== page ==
Stefan van Oirschot
Apr 20 · 4 min read

So you decided you want to be part of the LTO Network, awesome! Ow… you were already part of the Community?! Even better! Nice to meet you!

A great way to be part of the community is by actively participating as a node in the network. This blog post demonstrates the steps needed to get an LTO Network node up and running using Google Cloud, specifically using the Kubernetes Engine called Google Cloud Engine.

In this guide I’ll be skipping the part about creating wallets, having a main wallet, a staking wallet, how to lease, etc. If you want to read more about this, please check out the steps 1 and 2 in this guide.

Deploying your node on Google Cloud using the browser interface

Setting up a LTO Public Node on Google Cloud Engine is very easy. Google automates almost everything for you.

It’s quite a heavy setup for a LTO Public Node though because of the required Kubernetes cluster. In my case Google spun up a Kubernetes Cluster when running using around 12 GB of memory. Because of this requirement running a node on Google Cloud Engine will probably be quite “expensive” (You determine the value and define what expensive means :) ).

Google Cloud Platform — Main screen

Yes, we are in the main screen. Let’s jump in immediately and click Kubernetes Engine -> Clusters.

Google Cloud Platform — Deploy container

Before you reach the above screen you might have to enable billing. This in turn will enable the GCE — Google Cloud Engine API. Please wait 1–2 minutes before continuing.

Having enabled the API when can start with our deployment. Click Deploy container.

Google Cloud Platform — Creating a container deployment step 1

We immediately jump into configuring our container. This does not mean we do not need networking, security, a Kubernetes cluster, etc. It simply means that Google can take care off a lot of these steps.

On the right side under Environment variables you find an important node regarding access secrets. It’s definitely best practice to use secrets to store your valuable data like password(s) and also your seed. Using secrets for your environment variables makes sure they do not show up in plain text. This guide does not use access secrets. Let me know if you want me to add this!

Let’s continue creating our deployment:

  • Select Existing container image
  • Image Path: legalthings/public-node
  • Set your environment variables: LTO_WALLET_SEED, LTO_WALLET_PASSWORD and optionally your LTO_NODE_NAME.

Click Continue.

Google Cloud Platform — Creating a container deployment step 2

Step 2 of the deployment is nothing more then naming your application. Please choose a Application name.

Now it’s time to create your deployment!

Google Cloud Platform — The Deployment of the entire process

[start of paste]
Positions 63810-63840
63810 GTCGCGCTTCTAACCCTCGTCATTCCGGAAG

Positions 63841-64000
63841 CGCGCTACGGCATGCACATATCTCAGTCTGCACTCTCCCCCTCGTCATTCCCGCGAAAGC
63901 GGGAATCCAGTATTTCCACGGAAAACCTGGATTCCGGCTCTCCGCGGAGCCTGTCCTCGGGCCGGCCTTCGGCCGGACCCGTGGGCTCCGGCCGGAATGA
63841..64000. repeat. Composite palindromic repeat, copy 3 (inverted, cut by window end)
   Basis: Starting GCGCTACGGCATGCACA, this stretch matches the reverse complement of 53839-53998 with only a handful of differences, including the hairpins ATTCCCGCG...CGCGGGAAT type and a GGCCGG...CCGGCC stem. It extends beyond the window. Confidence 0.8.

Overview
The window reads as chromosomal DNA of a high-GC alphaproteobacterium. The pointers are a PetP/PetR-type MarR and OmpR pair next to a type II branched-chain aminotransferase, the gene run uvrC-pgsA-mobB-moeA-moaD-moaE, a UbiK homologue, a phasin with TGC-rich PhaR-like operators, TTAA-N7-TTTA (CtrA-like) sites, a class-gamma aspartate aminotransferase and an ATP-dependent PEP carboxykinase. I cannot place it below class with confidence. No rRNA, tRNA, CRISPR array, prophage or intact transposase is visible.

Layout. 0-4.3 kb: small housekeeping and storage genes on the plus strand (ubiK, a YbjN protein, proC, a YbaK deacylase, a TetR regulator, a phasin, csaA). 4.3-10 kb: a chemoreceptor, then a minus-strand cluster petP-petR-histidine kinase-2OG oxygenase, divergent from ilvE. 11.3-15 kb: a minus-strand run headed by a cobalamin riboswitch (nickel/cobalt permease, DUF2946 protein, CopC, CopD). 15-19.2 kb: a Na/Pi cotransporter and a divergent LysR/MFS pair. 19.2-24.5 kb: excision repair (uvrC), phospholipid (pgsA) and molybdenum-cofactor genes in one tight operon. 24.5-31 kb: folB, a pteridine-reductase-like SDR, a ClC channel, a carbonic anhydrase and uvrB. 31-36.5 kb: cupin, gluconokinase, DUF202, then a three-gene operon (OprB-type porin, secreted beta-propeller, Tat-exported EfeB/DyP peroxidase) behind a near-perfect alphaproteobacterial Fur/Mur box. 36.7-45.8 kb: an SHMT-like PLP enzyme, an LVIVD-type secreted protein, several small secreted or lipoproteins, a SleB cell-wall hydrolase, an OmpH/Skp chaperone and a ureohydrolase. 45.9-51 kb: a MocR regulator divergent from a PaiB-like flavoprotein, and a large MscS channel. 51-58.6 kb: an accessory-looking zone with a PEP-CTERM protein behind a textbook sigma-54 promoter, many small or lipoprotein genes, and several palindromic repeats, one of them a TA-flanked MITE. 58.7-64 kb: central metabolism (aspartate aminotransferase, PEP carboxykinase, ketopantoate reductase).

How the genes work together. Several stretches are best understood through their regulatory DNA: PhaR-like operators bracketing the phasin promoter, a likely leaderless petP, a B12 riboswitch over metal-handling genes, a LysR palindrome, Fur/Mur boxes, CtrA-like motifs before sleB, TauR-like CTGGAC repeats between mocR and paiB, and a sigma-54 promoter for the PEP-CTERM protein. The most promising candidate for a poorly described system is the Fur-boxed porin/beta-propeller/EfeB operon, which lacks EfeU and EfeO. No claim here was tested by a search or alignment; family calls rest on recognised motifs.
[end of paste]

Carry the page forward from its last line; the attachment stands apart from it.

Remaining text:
Google will take care of the deployment for you. This will take around 5 minutes. Google will start by deploying a Kubernetes Cluster. Second it will create your deployment, just like you configured and then this will spin up your pod (containing your running LTO Public node container).

Please wait for the process to finish.

Google Cloud Platform — Deployment overview screen

Something happened, our application got deployed on our freshly created Kubernetes cluster. We are not happy though! A thing called an auto-scaler is active. We want to disable this as it makes our application run multiple times in parallel.

Google Cloud Platform — Step 1 to disable auto-scale

Click Actions Auto-scale to open auto-scale settings.

Google Cloud Platform — Step 2 to disable auto-scale

Click on Disable Autoscaler to disable the auto-scale feature.

Google Cloud Platform — Back in the deployment overview, now with just 1 managed pod running!

Back in our overview we see we only have 1 managed pod. This is what we wanted to achieve. Now let’s see how our LTO Public Node is doing by diving in the logs.

Click Container logs in the middle of the screen to jump to the logging screen.

Google Cloud Platform — See our node in action

In the logging screen you have the ability to click the Play icon to start streaming the console log of the container. You can see the blockchain being downloaded. After the blockchain has been successfully downloaded the node should start appending MicroBlocks like in the above screenshot.

That’s it. You’ve successfully mastered setting up a LTO Network public node on Google Cloud. Awesome!

Now wait for a 1.000 blocks…

Best of luck and thank you very much for contributing and being part of the LTO Network Community!

LTO Network

Stefan van Oirschot writing for and about LTO Network

Stefan van Oirschot

Written by

Solution Sales Professional OpenShift + Middleware @ Red Hat | Accelerate Business Innovation | Business Transformation

LTO Network

Stefan van Oirschot writing for and about LTO Network

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